It’s why anybody who appears to deviate from this gloomy norm — the Wife Guy — is such a tabloid treat. “When men take on work traditionally performed by women thanklessly and for free—from cooking to prizing open the calcified clamshell of the male heterosexual emotional mindscape—it is regarded as art, rather than duty,” wrote Laurie Penny in The Baffler. The Wife Guy, as much as the Anti Wife Guy, are both constructs of our imaginations. The former is optimistic about heterosexuality. But though the latter seems pessimistic, it’s actually realistic.
Celebrity culture is an extension of our own fears, anxieties and beliefs about right or wrong, taboo or permissible. Projecting fears of violence, control, or power onto a man we know nothing about and feeling protective of a woman we know nothing about, is really an exercise in holding up a mirror reflecting back the cracks in how we organize and negotiate love and desire. We’re worried about Alia Bhatt and want to free her, because on the chance that her husband is who we fear he is, heteronormativity is designed to trap her. It’s always the possibility that’s the precursor to distrust.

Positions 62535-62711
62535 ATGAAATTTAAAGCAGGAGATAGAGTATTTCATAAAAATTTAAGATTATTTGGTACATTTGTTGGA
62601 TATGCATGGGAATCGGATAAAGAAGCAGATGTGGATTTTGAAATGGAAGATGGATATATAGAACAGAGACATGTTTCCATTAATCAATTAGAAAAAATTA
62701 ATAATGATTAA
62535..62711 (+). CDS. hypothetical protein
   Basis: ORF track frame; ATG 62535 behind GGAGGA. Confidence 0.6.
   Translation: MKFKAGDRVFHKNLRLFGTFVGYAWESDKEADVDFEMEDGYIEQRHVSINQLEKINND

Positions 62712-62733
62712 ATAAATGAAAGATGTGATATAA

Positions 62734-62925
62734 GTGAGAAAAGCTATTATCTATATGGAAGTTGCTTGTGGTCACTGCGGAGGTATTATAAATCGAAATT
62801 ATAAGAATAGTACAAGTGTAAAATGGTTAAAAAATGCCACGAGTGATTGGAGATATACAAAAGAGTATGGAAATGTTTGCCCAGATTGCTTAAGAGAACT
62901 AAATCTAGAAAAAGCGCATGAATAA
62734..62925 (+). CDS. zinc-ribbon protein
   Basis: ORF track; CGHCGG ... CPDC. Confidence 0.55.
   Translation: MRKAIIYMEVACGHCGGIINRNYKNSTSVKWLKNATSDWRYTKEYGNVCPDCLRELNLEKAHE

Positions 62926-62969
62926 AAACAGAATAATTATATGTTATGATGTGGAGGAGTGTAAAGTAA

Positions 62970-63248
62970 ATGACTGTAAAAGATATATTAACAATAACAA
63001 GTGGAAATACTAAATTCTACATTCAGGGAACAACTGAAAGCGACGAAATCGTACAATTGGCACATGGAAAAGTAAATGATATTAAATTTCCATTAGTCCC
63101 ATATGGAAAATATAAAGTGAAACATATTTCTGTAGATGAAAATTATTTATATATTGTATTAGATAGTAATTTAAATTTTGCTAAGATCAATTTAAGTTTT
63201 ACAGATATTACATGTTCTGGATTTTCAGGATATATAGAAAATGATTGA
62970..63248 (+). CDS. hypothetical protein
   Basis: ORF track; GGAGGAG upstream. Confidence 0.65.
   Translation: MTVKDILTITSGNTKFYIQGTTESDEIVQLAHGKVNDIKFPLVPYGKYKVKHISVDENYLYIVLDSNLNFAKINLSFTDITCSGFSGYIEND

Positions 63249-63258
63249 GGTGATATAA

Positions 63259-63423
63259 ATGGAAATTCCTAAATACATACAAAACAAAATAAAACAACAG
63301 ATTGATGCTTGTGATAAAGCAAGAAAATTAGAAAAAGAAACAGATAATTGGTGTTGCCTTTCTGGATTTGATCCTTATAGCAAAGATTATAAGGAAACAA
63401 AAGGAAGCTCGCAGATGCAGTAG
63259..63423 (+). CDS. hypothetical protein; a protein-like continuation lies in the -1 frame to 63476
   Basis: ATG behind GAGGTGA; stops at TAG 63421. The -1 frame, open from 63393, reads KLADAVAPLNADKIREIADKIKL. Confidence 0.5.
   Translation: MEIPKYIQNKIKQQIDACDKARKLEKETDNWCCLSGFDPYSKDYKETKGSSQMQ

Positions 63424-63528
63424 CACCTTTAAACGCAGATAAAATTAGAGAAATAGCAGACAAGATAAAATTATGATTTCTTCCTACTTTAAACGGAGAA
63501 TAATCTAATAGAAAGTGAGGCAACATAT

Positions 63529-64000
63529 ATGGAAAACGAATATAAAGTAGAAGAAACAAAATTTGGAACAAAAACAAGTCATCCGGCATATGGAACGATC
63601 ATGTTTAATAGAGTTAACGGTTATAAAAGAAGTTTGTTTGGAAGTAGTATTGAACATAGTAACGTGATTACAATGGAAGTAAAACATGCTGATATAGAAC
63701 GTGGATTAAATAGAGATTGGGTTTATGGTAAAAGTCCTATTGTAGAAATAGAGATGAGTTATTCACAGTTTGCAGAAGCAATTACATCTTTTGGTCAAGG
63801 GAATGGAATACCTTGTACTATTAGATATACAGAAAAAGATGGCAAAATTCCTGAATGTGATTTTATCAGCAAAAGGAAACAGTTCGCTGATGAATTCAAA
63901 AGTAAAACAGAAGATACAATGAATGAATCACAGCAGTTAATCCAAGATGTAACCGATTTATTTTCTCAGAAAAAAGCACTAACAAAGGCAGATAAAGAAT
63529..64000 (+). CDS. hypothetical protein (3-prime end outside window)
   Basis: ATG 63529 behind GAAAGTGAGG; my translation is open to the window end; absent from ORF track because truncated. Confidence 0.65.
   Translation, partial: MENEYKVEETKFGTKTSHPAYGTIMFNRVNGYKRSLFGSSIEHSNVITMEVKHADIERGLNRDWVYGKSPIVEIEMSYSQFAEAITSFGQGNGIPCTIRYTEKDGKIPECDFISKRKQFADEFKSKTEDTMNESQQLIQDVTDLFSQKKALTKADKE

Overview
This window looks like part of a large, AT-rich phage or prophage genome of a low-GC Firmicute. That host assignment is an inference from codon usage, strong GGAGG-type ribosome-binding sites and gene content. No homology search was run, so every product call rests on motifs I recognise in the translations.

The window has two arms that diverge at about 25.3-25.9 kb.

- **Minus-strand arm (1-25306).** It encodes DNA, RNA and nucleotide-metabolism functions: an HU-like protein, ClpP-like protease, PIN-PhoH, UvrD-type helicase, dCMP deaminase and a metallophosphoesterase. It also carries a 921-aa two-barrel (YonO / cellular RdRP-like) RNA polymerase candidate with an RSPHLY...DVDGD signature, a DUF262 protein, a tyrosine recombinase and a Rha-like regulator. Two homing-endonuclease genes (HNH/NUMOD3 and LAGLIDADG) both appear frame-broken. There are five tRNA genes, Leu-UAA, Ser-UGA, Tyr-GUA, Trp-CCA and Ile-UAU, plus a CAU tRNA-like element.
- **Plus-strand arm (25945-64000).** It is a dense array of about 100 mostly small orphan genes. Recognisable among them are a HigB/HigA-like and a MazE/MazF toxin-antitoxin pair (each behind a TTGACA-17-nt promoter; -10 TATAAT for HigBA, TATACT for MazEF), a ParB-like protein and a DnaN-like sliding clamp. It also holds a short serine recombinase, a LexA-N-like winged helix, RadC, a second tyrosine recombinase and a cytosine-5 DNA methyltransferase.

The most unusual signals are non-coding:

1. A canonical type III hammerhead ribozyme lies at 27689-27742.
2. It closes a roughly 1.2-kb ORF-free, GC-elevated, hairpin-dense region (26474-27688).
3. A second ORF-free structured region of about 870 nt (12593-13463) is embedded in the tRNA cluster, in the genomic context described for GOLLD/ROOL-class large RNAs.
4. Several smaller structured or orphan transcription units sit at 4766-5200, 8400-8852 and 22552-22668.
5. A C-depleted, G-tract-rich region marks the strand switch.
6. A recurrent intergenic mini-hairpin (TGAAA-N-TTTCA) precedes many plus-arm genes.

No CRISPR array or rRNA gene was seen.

That the internet is worried about a woman with as much cultural, social, and financial capital as an A-lister movie star, then, is as damning an indictment as can be — not of her husband, but of the structures of heterosexuality itself. If Alia Bhatt needs freeing, all of us need freeing.
Rohitha Naraharisetty is a Senior Associate Editor at The Swaddle. She writes about the intersection of gender, caste, social movements, and pop culture. She can be found on Instagram at @rohitha_97 or on Twitter at @romimacaronii.